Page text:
Paul and Ron checking out our route. In our first few days we focused on surfing and rock gardening along the coastal islands off Jonesport, Maine.
Level 4 sea kayak training in Coastal Maine (above).
Throughout our week we worked on surfing, boat handling, play boating, navigation, seamanship, and rescues.
Waves picked up to 12' before everyone stopped surfing for the day. Jonesport is a 12-mile peninsula that is drained by the Indian River. Tides here average 18'.
This is the shoreline by our guesthouse when the tide was out. I enjoyed watching the birds that morning sampling all of the newly exposed delicacies. Jonesport's many uninhabited islands are nesting areas for eider, comorants, seagulls, razorbills, guillemots, loons, black scoters, grebes and eagles.
Where are we? If you do not use your knowledge of navigation regularly you cannot rely on it. Good piloting and dead reckoning means being constantly aware of your apporximate position and then finding ways to check and clarify that position.
Maine mariners are known the world over for their navigation skills. With the added moisture from the Atlantic Ocean, the weather is known to change quickly. There are an average of 59 foggy days every year at Quoddy Head Light near Lubec.
We did not encounter fog during our week but we planned for it. "Pea soup" is said to make for a good test of dead reckoning skills. Although we checked the buoys for tide direction, in a fog navigating is done from buoy to buoy and close attention to your compass course and distance made good. You can listen to the toll of the buoys, the irregular dissonance of the 4 noted bong buoys, and the whistle buoys. One of these sounds would lead you to your next point.
The coastline of Maine contains some 1,700 islands. Geologists call this area a "drowned coast." The original coastline being only 250 miles is now irregular and indented and over 2,500 miles.
Christopher Little explains, in his book The Rockbound Coast, as he describes the vuluptuous, grassy bluffs of Maine: "Most of the green clad islands you can see from here are remnants of the resistant granite roots of long gone mountains."
The effects of the ocean can significantly moderate the weather on the islands and for a few miles inland, depending on the direction of the wind. The water on the coast is part of an upwelling of the Labrador Current that has its origin under the polar ice cap. The air or wind passing over the coastal waters is cooled and humidified before it arrives ashore.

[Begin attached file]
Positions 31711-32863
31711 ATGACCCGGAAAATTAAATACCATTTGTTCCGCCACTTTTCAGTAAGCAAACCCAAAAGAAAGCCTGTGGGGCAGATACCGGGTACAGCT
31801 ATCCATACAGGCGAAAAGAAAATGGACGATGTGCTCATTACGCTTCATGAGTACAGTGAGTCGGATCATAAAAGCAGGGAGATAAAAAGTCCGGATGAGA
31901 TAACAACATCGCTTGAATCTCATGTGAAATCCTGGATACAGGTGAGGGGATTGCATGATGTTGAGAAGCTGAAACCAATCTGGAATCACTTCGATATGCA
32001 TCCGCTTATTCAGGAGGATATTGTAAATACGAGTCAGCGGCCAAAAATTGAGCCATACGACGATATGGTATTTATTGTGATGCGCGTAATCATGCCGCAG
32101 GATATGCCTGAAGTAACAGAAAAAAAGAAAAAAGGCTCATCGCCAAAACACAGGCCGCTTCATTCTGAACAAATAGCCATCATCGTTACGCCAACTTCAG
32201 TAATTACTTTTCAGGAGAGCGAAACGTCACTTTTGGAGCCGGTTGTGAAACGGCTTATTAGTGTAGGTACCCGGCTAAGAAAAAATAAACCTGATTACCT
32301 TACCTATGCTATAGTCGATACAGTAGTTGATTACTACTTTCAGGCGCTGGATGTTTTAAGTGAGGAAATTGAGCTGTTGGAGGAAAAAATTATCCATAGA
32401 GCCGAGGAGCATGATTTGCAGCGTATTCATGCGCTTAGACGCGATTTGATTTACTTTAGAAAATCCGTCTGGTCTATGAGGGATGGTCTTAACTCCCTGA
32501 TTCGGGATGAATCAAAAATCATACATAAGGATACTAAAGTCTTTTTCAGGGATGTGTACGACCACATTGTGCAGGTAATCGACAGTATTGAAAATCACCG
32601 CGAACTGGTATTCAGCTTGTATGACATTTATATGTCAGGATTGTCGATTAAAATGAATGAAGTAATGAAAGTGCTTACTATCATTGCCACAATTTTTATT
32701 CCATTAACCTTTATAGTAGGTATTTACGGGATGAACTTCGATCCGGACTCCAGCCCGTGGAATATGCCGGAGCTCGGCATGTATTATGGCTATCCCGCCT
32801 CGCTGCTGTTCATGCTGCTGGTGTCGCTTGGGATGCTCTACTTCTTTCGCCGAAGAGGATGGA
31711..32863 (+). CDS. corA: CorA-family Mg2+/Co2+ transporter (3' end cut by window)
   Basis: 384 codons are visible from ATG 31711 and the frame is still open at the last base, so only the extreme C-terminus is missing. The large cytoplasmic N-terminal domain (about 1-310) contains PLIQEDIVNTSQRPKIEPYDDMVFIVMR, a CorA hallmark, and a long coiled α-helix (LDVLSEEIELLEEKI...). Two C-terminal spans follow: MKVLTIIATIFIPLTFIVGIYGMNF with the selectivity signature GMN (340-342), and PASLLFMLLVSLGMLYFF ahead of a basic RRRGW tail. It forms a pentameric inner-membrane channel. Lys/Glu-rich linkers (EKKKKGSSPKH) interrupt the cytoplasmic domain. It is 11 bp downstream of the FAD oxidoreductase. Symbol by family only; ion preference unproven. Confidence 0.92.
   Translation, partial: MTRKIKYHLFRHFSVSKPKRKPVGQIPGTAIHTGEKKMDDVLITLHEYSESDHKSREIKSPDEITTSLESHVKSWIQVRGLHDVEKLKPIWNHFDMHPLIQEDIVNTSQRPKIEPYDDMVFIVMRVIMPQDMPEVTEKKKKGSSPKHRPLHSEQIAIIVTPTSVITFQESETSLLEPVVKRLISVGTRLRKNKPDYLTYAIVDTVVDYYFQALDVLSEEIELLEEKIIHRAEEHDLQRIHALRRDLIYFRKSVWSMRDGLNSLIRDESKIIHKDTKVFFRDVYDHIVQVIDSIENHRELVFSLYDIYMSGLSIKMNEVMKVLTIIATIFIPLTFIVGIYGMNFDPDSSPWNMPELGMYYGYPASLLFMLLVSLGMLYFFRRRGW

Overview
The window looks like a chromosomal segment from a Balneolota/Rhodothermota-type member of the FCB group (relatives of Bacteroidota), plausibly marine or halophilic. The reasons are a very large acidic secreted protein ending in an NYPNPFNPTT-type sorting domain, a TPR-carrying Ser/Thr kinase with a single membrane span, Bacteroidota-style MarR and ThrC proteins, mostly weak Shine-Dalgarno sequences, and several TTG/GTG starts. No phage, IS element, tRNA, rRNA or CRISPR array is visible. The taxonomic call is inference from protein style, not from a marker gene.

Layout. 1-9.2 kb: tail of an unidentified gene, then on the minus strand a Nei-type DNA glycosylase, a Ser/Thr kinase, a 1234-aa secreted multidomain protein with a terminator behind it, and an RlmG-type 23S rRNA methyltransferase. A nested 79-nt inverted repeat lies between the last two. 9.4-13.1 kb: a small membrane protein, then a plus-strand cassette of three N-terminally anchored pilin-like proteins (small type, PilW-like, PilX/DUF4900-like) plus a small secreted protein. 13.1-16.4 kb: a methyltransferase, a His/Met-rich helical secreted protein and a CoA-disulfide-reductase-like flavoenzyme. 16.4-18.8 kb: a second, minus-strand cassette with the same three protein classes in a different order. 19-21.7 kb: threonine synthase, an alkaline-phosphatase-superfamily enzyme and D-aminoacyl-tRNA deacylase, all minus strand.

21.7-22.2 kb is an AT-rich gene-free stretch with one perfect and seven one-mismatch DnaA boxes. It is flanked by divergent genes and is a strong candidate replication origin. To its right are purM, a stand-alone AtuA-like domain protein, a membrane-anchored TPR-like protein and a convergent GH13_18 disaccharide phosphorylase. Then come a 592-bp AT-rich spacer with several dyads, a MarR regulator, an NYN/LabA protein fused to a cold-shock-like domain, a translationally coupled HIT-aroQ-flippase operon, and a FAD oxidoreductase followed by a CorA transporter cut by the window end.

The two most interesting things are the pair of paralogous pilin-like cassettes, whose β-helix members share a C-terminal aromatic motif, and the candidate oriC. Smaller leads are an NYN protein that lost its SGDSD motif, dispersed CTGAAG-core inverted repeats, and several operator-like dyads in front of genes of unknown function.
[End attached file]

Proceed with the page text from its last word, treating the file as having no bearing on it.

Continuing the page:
Erin setting up to peel out at the Reversing Falls of Cobscook Bay.
When water pours through a narrow channel, round a headland or over a shallow ledge of rock, it may create a tide race.
According to the Hydrographic Dictionary and Bowditch, a tide race is a strong tidal current or a channel in which such a current flows.
Cobscook Bay is a semi-enclosed sea that extends almost 200 miles. It's highly convoluted shorelines, intense tidal currents, and cold waters all contribute to the area's diverse marine habitats. It is part of the Bay of Fundy and is located between Falls Island and Mahar Point in Pembroke, Maine.
(Picture: Cobscook Bay Resource Center.) Falls Island sets up like a cork in a bottle--an obstacle to the tidal flow into the great bays west of Cobscook.
(Reversing Falls: Cobscook Bay Resource Center)
Anne Margaret ferrying across Reversing Falls. Our group used the on-lookers on the boulders and cliffs for a point of reference as we ferried across this incredible area.
Ron glidding across. At times we couldn't help but be occasionally distracted by a bald eagle soaring overhead or a group of seals peaking up at us.
As the tide reversed and began to ebb, we began to spot starfish in the seaweed and sand dollars on the sea floor.
Slack tide. While loading our boats at the end of the day, one car stopped by and rolled down their window to sincerely thank us. They really enjoyed watching us play in the rapids.